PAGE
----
“That’s what we want to achieve—this sense of mutuality. Where we obliterate once and for all the illusion that we’re separate. No us and them. Just us. For there’s an idea that’s taken root in the world, it’s at the root of all that’s wrong with it and the idea would be this: that there just…
The structure of music might seem complex and mysterious, but many songs adhere to a simple, timeless pattern, says Jordan Hume. In a five minute piano lesson, he demonstrates the pattern of over 100 different songs, which he says run the gamut from country to hard rock. (Filmed at…
Benjamin Dreyer is the VP Executive Managing Editor & Copy Chief of Random House Publishing Group. Below is his list of the common stumbling blocks for authors, from A to X.
One buys antiques in an antiques store from an antiquesdealer; an antique store is a very old store.
He stayed awhile; he stayed for a while.
Besides is other than; beside is next to.
The singular of biceps is biceps; the singular of triceps is triceps. There’s no such thing as a bicep; there’s no such thing as a tricep.
A blond man, a blond woman; he’s a blond, she’s a blonde.
A capital is a city (or a letter, or part of a column); a capitol is a building.
Something centres on something else, not around it.
If you’re talking about a thrilling plot point, the word is climactic; if you’re discussing the weather, the word is climatic.
A cornet is an instrument; a coronet is a crown.
One emigrates from a place; one immigrates to a place.
The word is enmity, not emnity.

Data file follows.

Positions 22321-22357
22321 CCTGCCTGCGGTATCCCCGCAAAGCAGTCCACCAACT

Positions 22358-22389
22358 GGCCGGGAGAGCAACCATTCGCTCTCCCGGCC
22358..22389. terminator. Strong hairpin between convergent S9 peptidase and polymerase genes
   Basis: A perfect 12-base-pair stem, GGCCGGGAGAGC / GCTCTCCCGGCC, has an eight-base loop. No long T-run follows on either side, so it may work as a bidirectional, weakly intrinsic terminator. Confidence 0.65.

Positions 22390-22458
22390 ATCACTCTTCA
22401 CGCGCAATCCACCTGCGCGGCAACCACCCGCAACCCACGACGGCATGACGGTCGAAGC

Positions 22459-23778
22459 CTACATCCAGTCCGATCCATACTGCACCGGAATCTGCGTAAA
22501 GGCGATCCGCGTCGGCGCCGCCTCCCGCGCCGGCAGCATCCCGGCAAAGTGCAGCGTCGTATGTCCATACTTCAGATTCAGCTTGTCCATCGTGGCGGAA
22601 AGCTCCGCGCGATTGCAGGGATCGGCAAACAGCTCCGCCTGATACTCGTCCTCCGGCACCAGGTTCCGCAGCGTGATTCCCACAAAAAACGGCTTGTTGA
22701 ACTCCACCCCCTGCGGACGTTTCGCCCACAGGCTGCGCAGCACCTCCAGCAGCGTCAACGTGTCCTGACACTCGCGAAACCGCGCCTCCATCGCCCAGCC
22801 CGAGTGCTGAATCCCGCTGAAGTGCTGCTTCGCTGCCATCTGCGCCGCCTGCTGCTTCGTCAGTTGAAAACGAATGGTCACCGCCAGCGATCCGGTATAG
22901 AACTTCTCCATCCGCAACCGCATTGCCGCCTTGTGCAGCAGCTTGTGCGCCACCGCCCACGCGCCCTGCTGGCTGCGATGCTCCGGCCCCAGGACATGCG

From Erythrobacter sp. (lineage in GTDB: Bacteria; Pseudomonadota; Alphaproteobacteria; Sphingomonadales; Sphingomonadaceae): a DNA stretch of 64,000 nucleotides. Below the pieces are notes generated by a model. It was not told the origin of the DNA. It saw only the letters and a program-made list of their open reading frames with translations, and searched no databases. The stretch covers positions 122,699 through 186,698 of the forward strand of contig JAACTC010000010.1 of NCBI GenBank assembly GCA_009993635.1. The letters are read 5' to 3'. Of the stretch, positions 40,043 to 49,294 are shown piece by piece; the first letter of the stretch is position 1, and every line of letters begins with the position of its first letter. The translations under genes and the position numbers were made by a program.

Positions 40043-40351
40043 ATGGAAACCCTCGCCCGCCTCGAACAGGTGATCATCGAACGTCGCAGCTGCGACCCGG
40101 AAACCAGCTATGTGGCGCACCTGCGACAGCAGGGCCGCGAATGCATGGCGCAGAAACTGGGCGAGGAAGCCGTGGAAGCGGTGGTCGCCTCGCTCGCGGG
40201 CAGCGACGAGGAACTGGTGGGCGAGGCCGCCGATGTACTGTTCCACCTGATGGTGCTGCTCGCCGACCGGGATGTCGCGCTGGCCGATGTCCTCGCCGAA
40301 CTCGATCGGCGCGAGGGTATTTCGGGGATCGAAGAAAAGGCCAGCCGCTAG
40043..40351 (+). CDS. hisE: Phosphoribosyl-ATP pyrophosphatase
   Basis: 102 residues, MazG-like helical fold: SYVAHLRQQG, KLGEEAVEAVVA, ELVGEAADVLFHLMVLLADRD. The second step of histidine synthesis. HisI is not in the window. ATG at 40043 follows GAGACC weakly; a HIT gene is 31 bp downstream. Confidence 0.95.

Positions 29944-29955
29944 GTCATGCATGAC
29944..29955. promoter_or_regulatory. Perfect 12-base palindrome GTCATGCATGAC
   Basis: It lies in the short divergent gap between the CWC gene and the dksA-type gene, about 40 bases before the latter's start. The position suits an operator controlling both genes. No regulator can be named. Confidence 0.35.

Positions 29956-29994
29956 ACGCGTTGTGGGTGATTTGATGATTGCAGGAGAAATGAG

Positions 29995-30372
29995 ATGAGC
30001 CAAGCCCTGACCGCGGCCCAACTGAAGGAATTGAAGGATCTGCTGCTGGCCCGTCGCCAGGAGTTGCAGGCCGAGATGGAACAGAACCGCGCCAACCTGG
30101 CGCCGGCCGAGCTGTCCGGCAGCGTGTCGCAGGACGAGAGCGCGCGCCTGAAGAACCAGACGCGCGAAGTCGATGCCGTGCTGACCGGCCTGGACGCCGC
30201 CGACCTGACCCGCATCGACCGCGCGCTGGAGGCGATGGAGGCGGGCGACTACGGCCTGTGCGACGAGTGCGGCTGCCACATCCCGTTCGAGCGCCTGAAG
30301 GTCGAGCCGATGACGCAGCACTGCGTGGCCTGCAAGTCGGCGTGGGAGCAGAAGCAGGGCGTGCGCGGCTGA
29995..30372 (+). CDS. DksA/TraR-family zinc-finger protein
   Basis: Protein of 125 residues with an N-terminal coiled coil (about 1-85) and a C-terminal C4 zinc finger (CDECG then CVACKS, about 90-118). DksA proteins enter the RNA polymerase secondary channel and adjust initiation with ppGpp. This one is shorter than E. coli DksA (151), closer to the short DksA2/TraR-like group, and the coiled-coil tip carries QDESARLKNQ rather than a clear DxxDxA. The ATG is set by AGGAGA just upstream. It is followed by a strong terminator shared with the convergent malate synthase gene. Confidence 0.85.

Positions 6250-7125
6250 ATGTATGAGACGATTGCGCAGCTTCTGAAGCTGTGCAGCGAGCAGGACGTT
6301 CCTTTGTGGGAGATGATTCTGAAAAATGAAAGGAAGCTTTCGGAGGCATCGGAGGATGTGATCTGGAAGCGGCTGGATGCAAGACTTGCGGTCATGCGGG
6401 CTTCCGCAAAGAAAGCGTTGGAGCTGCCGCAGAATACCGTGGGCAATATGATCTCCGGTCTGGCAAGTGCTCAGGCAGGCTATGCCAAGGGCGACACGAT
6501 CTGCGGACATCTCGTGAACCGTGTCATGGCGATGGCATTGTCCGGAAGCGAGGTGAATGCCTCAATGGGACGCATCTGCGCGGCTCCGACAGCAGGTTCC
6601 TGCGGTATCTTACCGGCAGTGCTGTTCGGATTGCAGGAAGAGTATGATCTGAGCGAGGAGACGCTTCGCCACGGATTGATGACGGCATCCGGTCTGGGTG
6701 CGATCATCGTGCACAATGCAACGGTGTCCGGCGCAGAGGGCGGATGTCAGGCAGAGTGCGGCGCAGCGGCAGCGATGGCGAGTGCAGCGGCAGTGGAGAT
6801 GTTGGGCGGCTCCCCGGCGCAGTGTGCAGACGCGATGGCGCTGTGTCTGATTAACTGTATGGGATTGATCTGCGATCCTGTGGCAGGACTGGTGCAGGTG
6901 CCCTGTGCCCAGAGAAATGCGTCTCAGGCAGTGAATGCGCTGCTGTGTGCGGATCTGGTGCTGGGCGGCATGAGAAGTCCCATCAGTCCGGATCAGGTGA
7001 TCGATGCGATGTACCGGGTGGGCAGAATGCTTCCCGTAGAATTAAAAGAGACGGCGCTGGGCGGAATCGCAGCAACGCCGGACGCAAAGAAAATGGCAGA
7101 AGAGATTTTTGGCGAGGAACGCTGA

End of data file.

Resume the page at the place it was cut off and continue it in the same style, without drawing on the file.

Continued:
One goes to work every day, or nearly, but eating lunch is an everyday occurrence.
A flair is a talent; a flare is an emergency signal.
A flier is someone who flies planes; a flyer is a piece of paper.
Flower bed, not flowerbed.
Free rein, not free reign.
To garner is to accumulate, as a waiter garners tips; to garnish (in the non-parsley meaning) is to take away, as the government garnishes one’s wages; a garnishee is a person served with a garnishment; to garnishee is also to serve with a garnishment (that is, it’s a synonym for “to garnish”).
A gel is a jelly; it’s also a transparent sheet used in stage lighting. When Jell-O sets, or when one’s master plan takes final form, it either jells or gels (though I think the former is preferable).
Bears are grizzly; crimes are grisly. Cheap meat, of course, is gristly.
Coats go on hangers; planes go in hangars.
One’s sweetheart is “hon,” not “hun,” unless one’s sweetheart is Attila (not, by the way, Atilla) or perhaps Winnie-the-Pooh (note hyphens).
One insures cars; one ensures success; one assures people.
Lawn mower, not lawnmower.
The past tense of lead is led, not lead.
One loathes someone else but is loath to admit one’s distaste.
If you’re leeching, you’re either bleeding a patient with a leech or otherwise sucking someone’s or something’s lifeblood. If you’re leaching, you’re removing one substance from another by means of a percolating liquid (I have virtually no idea what that means; I trust that you do).
You wear a mantle; your fireplace has a mantel.
Masseurs are men; masseuses are women. Many otherwise extremely well educated people don’t seem to know this; I have no idea why. (These days they’re all called massage therapists anyway.)
The short version of microphone is still, so far as RH is concerned, mike. Not, ick, “mic.” [2009 update: I seem to be losing this battle. Badly. 2010 update: I’ve lost. Follow the author’s lead.]
There’s no such word as moreso.
Mucus is a noun; mucous is an adjective.